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Titolo:
Erythroid cell growth and differentiation in vitro in the simulated microgravity environment of the NASA rotating wall vessel bioreactor
Autore:
Sytkowski, AJ; Davis, KL;
Indirizzi:
Harvard Univ, Sch Med, Dept Med,Beth Israel Deaconess Med Ctr, Div Hematol& Oncol,Lab Cell & Mol Biol, Boston, MA 02115 USA Harvard Univ Boston MA USA 02115 ab Cell & Mol Biol, Boston, MA 02115 USA
Titolo Testata:
IN VITRO CELLULAR & DEVELOPMENTAL BIOLOGY-ANIMAL
fascicolo: 2, volume: 37, anno: 2001,
pagine: 79 - 83
SICI:
1071-2690(200102)37:2<79:ECGADI>2.0.ZU;2-#
Fonte:
ISI
Lingua:
ENG
Soggetto:
PROTEIN-KINASE-C; RED-BLOOD-CELLS; MEDIATED ENDOTHELIAL MECHANOTRANSDUCTION; 3-DIMENSIONAL CULTURE; SIGNAL-TRANSDUCTION; SPACE-FLIGHT; ERYTHROLEUKEMIA-CELLS; HUMAN-LYMPHOCYTES; SHEAR-STRESS; ERYTHROPOIETIN;
Keywords:
erythropoiesis; microgravity; erythropoietin; anemia;
Tipo documento:
Article
Natura:
Periodico
Settore Disciplinare:
Life Sciences
Citazioni:
66
Recensione:
Indirizzi per estratti:
Indirizzo: Sytkowski, AJ Beth Israel Deaconess Med Ctr, 330 Brookline Ave W-BL 548, Boston, MA 02215 USA Beth Israel Deaconess Med Ctr 330 Brookline Ave W-BL 548 Boston MA USA 02215
Citazione:
A.J. Sytkowski e K.L. Davis, "Erythroid cell growth and differentiation in vitro in the simulated microgravity environment of the NASA rotating wall vessel bioreactor", IN VITRO-AN, 37(2), 2001, pp. 79-83

Abstract

Prolonged exposure of humans and experimental animals to the altered gravitational conditions of space flight has adverse effects on the lymphoid anderythroid hematopoietic systems. Although some information is available regarding the cellular and molecular changes in lymphocytes exposed to microgravity, little is known about the erythroid cellular changes that may underlie the reduction in erythropoiesis and resultant anemia. We now report a reduction in erythroid growth and a profound inhibition of erythropoietin (Epo)-induced differentiation in a ground-based simulated microgravity model system. Rauscher murine erythroleukemia cells were grown either in tissue culture vessels at 1 x g or in the simulated microgravity environment of theNASA-designed rotating wall vessel (RWV) bioreactor. Logarithmic growth was observed under both conditions; however, the doubling time in simulated microgravity was only one-half of that seen at 1 x g. No difference in apoptosis was detected. Induction with Epo at the initiation of the culture resulted in differentiation of approximately 25% of the cells at 1 x g, consistent with our previous observations. In contrast, induction with Epo at the initiation of simulated microgravity resulted in only one-half of this degree of differentiation. Significantly, the growth of cells in simulated microgravity for 24 h prior to Epo induction inhibited the differentiation almost completely. The results suggest that the NASA RWV bioreactor may serve as a suitable ground-based microgravity simulator to model the cellular and molecular changes in erythroid cells observed in true microgravity.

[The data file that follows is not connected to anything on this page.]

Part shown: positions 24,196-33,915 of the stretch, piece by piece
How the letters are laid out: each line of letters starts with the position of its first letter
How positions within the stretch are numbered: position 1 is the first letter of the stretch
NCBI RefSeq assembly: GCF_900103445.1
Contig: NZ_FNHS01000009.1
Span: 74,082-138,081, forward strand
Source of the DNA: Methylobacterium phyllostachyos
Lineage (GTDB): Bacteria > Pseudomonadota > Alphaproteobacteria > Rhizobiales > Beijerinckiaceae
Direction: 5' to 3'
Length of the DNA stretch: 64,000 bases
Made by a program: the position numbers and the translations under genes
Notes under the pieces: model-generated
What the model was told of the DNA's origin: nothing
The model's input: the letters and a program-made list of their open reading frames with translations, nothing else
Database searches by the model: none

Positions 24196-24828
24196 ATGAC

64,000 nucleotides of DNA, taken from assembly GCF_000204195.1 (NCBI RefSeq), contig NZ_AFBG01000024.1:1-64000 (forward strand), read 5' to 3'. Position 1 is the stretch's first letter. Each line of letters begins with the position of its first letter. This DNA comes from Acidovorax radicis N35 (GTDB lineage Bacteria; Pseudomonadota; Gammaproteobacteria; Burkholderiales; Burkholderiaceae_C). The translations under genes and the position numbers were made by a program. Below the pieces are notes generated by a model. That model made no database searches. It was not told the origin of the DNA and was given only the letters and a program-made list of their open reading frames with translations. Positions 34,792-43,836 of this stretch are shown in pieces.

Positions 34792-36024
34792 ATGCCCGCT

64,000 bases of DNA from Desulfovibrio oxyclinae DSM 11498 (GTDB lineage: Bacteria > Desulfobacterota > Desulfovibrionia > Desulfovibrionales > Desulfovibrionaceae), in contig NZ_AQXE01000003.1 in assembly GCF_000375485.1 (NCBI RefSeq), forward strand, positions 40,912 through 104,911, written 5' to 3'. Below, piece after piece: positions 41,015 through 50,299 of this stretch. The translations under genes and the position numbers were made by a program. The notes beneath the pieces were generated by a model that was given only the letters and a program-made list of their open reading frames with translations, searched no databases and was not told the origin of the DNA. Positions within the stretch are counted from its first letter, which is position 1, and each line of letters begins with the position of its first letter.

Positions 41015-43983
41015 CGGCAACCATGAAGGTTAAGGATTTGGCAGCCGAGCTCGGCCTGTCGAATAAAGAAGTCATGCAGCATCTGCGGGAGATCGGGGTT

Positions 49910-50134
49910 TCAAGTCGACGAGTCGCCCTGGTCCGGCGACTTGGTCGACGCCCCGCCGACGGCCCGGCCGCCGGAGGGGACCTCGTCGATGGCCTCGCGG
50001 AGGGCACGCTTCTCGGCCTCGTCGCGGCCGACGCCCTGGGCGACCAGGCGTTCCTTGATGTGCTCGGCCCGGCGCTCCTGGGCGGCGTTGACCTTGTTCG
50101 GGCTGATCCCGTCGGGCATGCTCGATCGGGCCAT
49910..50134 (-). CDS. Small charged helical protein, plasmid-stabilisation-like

ASDD Area Sistemi Dipartimentali e Documentali, Università di Bologna, Catalogo delle riviste ed altri periodici
Documento generato il 27/09/20 alle ore 00:55:00